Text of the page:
Public Lecture x Book Talk: Creating the Rural Vernacular and How to Reread Modern China through the Lens of Spatial Crossings
Date: 7 October 2021 (Thu)
Venue: Online event (ZOOM link will be sent upon registration)
Conducted in English. All are welcome.
Please register by 5 October 2021
Facebook event link: https://fb.me/e/1cV8rTRnN
Prof. Yu ZHANG (The Hong Kong Polytechnic University)
Prof. Jia TAN (The Chinese University of Hong Kong)
The first half of this talk will focuses on the visual and theatrical practices during the rural reconstruction movement facilitated by James Yen (1893-1990) in Ding County in the late 1920s and 1930s. This talk highlights what I describe as a new form of rural vernacular manifested in a cluster of modern media and cultural forms, including the written, the visual, and the performative, which contributed to creating a pedagogic, participatory community and to achieving Yen’s goal of rejuvenating the nation through providing education to transform the everyday life of the peasants. The rural vernacular also functioned as a critical response to the elitist orientation underlying the May Fourth vernacular movement and attempted to reconnect with the rural masses, helping to bring the modern experience grounded in the concrete, everyday rural life to the rural masses.
The second part of the talk will briefly introduce my book, which discusses “going to the countryside” a distinctively modern experience and a continuous practice in China since the beginning of the twentieth century. As a critical response to the “urban turn” in the past few decades, this book brings the rural back to the central concern of Chinese cultural studies and highlights the process of “crossing”, an act which was often presented as explorations of various ways of establishing the connectivity, interaction, and relationship of the city and the countryside as two geographical entities.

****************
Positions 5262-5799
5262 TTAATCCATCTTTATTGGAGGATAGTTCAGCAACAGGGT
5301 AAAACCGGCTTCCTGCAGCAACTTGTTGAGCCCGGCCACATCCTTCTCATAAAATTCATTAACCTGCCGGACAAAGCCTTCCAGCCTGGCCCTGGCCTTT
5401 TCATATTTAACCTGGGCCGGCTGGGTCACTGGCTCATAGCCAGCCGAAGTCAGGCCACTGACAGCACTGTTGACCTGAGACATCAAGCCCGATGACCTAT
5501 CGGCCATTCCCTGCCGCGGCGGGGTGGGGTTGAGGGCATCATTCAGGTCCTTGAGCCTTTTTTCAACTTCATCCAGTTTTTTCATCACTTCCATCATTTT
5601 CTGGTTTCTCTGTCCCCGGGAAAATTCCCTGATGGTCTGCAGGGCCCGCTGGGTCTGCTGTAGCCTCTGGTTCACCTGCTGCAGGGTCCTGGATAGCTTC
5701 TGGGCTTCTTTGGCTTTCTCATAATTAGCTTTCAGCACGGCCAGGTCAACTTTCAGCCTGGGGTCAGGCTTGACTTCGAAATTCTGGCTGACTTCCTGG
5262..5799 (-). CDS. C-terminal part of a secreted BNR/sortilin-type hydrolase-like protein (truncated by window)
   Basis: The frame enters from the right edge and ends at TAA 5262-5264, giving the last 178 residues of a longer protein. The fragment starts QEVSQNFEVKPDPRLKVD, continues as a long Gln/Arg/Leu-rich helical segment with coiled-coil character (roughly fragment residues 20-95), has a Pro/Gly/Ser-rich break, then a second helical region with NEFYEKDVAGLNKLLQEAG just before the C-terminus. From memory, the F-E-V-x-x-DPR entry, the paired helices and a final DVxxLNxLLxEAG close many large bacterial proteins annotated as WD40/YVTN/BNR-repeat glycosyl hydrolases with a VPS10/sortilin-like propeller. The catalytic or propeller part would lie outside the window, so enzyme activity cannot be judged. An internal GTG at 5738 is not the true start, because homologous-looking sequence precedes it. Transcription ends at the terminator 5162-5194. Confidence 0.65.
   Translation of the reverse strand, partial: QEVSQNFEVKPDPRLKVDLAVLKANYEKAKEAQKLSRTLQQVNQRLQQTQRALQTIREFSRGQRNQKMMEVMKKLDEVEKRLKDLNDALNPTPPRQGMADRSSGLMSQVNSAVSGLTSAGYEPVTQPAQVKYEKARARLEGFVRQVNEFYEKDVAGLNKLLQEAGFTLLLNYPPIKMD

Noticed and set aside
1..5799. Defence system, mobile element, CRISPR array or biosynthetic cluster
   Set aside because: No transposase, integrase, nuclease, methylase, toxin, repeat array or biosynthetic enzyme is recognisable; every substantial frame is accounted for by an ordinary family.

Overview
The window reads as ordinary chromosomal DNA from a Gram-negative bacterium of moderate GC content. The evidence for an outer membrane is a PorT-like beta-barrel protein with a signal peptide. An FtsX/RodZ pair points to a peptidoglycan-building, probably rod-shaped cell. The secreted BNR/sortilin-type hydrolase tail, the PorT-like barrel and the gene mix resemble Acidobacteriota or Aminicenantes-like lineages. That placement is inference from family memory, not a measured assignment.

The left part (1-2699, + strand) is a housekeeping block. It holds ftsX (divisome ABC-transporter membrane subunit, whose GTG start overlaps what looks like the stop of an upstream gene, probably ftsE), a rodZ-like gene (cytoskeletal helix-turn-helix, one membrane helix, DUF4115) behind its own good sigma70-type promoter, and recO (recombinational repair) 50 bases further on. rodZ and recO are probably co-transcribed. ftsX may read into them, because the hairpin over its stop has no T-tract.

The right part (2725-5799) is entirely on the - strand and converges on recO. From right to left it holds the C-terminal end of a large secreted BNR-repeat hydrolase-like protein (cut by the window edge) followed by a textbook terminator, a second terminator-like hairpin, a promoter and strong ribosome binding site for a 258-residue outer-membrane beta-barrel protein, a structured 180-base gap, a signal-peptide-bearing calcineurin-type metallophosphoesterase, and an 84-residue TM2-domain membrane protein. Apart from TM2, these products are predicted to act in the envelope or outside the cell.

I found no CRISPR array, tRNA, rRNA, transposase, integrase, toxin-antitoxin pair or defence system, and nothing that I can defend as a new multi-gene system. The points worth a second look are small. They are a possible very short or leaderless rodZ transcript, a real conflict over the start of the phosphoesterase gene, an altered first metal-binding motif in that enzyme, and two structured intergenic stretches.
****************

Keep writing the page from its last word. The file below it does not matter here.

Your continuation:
Yu ZHANG is an Assistant Professor in the Department of Chinese Culture at The Hong Kong Polytechnic University. She is the author of Going to the Countryside: The Rural in Modern Chinese Cultural Imagination, 1915-1965 (The University of Michigan Press, 2020). Taking up an interdisciplinary and transmedia approach, her publications have covered topics in twentieth-century Chinese literature, film, and cultural studies. She is currently working on a new book project tentatively titled “China at Work: Revolutionizing the Culture of Work in Contemporary China”. She received her Ph.D. from the Department of East Asian Languages and Cultures at Stanford University, and her research has been supported by Chiang Ching Kuo Foundation Junior Scholar Grant and General Research Fund from Research Grants Council, H.K.S.A.R.
This event is co-organized by the Centre for Cultural Studies, and MA in Intercultural Studies Programme, Department of Cultural and Religious Studies, CUHK